Birds and Us is a fascinating look at the relationship between human beings and our avian relatives throughout history, written by ornithologist Tim Birkhead. The text follows the arc of the bird’s flight through human art and culture, as well as our scientific, artistic, spiritual, and even culinary interest in birds.
The book goes back to the very beginning of the relationship between people and birds, examining cave paintings by the earliest humans and what they say about human attitudes and beliefs. It continues to follow the arc of the bird’s flight through human art and culture. There are many examinations of esoteric historical events, as with Aristotle’s theories about egg laying that he tried to prove through experiments with chickens. There is also a discussion of the infamous Dodo bird, and how the most popular images of the bird probably have little connection to the way it actually looked.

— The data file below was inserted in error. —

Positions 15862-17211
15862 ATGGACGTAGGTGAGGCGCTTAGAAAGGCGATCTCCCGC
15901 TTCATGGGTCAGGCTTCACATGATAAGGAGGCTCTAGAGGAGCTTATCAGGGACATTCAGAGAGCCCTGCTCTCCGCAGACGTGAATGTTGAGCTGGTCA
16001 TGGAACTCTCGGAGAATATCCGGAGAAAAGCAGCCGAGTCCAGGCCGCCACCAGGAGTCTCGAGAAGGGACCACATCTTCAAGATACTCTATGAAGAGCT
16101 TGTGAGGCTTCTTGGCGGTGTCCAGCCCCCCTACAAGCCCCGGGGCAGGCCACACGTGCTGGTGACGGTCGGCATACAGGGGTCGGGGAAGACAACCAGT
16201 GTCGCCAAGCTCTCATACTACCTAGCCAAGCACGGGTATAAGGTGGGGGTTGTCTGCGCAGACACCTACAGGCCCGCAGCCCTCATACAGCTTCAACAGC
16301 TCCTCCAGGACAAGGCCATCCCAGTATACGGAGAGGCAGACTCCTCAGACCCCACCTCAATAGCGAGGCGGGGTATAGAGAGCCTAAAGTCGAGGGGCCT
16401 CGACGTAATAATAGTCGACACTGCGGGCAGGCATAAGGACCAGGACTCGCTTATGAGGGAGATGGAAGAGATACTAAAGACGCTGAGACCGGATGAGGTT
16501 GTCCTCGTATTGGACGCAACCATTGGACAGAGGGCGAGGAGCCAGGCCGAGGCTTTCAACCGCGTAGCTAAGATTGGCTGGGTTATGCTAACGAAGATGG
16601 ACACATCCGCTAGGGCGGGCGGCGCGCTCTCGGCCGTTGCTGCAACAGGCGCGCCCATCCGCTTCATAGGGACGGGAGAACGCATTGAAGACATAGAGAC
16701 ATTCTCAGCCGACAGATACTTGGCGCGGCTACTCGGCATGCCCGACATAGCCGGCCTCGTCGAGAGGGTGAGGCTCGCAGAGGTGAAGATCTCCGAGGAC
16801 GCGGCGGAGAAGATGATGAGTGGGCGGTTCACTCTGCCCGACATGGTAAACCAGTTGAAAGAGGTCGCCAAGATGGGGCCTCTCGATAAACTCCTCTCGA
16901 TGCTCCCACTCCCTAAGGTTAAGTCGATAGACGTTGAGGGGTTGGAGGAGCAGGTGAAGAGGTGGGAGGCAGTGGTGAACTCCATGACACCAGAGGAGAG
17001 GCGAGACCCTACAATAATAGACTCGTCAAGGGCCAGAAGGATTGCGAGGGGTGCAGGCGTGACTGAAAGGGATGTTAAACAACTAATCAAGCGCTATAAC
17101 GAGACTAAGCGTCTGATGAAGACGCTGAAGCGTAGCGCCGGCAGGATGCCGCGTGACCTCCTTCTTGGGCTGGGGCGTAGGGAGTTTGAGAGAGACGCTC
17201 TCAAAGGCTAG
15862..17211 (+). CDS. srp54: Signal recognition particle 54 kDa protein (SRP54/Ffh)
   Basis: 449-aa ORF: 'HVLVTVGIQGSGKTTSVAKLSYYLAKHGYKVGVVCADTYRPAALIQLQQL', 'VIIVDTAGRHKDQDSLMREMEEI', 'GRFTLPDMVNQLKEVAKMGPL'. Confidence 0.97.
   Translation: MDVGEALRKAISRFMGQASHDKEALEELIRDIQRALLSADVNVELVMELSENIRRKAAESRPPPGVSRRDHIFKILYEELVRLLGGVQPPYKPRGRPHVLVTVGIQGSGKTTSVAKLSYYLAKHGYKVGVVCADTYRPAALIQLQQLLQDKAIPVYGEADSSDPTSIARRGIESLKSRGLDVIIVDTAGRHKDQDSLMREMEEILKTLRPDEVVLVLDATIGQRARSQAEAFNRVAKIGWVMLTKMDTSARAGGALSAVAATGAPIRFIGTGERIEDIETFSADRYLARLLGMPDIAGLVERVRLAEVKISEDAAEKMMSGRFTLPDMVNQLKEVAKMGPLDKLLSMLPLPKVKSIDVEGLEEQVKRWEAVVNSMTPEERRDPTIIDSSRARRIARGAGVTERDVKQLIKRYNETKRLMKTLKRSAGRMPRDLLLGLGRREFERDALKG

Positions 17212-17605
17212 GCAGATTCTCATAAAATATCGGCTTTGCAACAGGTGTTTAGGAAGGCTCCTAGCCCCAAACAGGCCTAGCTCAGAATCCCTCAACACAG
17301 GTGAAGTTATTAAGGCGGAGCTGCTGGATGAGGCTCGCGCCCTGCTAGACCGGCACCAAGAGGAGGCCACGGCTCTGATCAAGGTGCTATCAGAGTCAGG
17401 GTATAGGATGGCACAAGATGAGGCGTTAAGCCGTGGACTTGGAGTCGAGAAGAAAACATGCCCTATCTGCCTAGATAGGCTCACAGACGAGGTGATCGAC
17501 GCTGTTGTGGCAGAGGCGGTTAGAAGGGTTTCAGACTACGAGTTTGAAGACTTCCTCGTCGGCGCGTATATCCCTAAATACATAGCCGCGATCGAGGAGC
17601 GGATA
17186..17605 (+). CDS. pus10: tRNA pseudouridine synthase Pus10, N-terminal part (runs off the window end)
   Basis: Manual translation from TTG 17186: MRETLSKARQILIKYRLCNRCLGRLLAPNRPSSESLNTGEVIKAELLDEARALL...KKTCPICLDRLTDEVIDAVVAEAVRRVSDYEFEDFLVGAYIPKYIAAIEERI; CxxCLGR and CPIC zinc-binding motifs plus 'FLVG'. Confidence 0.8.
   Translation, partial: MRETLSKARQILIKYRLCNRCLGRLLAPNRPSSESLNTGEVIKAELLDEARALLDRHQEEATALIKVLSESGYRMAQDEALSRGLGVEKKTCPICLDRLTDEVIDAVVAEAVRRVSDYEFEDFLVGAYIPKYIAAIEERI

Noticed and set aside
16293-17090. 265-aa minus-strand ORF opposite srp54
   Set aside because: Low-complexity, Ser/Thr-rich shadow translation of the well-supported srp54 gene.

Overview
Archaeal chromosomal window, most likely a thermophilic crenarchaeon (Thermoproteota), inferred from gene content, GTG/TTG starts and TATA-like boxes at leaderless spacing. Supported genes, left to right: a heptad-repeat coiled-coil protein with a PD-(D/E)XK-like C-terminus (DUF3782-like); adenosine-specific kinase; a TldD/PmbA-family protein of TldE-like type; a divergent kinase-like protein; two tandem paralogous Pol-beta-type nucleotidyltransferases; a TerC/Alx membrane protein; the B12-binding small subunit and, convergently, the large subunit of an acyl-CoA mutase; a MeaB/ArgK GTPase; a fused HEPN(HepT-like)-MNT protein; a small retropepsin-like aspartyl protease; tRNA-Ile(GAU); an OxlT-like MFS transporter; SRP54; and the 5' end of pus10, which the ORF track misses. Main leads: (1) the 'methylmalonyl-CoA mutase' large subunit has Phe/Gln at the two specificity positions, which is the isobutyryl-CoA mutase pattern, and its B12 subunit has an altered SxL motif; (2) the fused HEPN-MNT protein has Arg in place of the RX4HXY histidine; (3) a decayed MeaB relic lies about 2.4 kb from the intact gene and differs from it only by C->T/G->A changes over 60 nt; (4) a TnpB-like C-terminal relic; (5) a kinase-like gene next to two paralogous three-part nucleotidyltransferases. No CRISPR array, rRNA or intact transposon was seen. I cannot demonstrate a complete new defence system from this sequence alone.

There are also meditations on birds as food, including discussions of decedent Roman tastes for exotic dishes like flamingo tongues. The delicacy is described in great, if unappetizing, detail. And the book features an engaging discussion of the history of bird watching as a pastime. Its development as a hobby is traced to publications in the nineteenth century that created a league of citizen ornithologists whose amateur observations added to the data collected by professional scientists. As an added bonus: Birkhead’s personal adventures and scientific expeditions to far-flung locales are included, with details about people met and birds observed.
Birds and Us is an entertaining account of the journey that birds and humans have taken together throughout history. Tim Birkhead’s book succeeds at being both an excellent history book and an informative nature guide.
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